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This Month's BLINK
A Traumatic Epiretinal Membrane
Written by Wael M. El-Haig, MBBS, MD, Zagazig University, Zagazig, Egypt.
Edited by Michael P. Kelly, CPT.

Photo by Wael M. El-Haig, MBBS, MD, Zagazig University, Zagazig, Egypt.
 
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(PDF 288 KB)

March 2011 Blink

Parents of a 5-year-old boy noticed that their son’s left eye had become exotropic. The only relevant history was a fall off a nine-foot balcony a year prior that produced no injury.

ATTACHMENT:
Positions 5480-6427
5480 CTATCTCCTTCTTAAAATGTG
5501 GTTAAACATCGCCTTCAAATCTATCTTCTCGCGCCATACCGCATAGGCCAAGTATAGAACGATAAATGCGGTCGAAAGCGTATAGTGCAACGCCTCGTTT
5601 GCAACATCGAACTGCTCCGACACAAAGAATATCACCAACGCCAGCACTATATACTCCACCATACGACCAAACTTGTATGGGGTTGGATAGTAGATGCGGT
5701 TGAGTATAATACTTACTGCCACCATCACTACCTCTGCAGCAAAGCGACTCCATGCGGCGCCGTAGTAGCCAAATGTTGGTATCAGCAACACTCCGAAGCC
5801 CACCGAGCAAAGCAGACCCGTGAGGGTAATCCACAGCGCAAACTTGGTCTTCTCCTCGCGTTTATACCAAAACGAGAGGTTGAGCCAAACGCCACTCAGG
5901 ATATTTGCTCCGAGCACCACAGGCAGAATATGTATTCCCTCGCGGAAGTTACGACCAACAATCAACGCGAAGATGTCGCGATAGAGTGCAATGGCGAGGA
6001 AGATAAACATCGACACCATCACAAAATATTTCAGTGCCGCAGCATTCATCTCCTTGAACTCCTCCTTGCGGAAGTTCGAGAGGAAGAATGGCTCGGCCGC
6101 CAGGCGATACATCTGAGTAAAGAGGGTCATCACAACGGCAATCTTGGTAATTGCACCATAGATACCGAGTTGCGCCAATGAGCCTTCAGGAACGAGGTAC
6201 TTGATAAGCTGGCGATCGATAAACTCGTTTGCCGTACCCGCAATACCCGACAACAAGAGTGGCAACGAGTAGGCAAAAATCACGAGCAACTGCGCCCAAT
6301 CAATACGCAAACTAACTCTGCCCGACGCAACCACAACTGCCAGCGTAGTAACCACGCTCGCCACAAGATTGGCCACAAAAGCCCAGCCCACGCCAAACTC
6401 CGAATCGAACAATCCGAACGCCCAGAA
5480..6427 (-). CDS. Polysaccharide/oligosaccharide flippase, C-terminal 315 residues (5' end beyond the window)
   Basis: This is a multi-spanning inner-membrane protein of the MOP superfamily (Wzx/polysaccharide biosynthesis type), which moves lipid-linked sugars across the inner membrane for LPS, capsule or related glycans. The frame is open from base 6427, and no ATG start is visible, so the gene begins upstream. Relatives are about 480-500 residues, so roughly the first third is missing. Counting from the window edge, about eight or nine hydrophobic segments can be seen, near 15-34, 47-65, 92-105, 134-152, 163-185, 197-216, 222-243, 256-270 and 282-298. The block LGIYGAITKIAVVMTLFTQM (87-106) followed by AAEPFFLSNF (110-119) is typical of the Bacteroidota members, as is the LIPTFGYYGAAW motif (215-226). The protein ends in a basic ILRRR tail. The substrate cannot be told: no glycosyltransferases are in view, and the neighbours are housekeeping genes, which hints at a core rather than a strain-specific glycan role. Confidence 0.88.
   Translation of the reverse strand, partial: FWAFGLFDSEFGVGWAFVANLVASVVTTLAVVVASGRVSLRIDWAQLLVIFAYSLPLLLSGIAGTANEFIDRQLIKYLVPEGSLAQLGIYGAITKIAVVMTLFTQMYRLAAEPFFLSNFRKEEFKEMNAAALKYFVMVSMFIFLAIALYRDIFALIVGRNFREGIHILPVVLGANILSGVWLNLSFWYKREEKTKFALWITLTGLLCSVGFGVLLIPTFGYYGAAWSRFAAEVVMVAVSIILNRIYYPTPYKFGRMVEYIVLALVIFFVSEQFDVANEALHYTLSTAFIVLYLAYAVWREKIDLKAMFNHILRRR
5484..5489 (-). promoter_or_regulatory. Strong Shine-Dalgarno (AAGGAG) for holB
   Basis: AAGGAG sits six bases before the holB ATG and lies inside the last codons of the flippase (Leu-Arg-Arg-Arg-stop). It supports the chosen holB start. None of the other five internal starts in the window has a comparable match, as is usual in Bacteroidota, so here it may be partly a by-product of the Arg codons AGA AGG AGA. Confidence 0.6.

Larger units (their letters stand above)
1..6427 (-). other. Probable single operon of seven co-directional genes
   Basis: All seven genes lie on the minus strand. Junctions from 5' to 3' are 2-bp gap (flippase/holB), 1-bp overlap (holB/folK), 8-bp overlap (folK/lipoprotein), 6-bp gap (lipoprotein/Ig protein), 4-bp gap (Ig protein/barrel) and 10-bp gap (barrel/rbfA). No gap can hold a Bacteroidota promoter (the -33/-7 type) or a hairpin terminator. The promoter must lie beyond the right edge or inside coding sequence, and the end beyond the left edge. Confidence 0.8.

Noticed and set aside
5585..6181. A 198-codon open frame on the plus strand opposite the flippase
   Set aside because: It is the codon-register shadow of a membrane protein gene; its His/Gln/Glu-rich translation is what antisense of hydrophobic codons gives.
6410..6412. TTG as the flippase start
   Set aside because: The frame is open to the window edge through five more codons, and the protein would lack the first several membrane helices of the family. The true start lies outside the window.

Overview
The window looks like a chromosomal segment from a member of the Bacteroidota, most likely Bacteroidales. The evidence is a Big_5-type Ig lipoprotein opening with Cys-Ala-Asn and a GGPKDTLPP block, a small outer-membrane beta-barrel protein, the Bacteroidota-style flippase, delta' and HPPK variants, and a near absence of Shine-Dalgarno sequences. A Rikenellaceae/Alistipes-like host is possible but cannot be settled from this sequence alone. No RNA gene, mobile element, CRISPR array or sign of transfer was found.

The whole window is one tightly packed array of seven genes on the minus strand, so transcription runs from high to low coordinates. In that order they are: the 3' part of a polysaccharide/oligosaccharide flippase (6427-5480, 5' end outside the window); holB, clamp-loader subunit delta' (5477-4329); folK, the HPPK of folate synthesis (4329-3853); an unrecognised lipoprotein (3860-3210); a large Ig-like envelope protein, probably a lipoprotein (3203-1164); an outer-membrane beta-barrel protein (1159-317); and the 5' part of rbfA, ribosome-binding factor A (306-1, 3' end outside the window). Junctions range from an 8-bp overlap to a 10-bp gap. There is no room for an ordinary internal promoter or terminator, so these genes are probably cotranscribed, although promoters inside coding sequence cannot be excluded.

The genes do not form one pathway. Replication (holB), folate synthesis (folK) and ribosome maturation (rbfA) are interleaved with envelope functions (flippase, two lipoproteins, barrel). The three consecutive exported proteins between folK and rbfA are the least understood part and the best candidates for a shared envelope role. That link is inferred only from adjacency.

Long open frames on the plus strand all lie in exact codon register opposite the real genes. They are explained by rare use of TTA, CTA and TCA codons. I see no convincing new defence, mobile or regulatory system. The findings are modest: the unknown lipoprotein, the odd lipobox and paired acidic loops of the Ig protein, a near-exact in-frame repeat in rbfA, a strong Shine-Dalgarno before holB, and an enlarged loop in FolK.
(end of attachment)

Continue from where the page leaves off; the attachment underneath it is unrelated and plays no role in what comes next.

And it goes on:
On examination, vision in the right eye was normal but in the left was hand motions only. Fundus examination of the left eye revealed an epimacu­lar glial proliferation with extension to the optic disc. The retinal periphery was normal. There were subretinal punctiform hard exudates in the posterior pole and nasal to the optic disc due to traction from the epimacular membrane. The yellow disc at the center of the macula is the luteal pigment of the fovea that prolapsed through an opening in the epimacular membrane.

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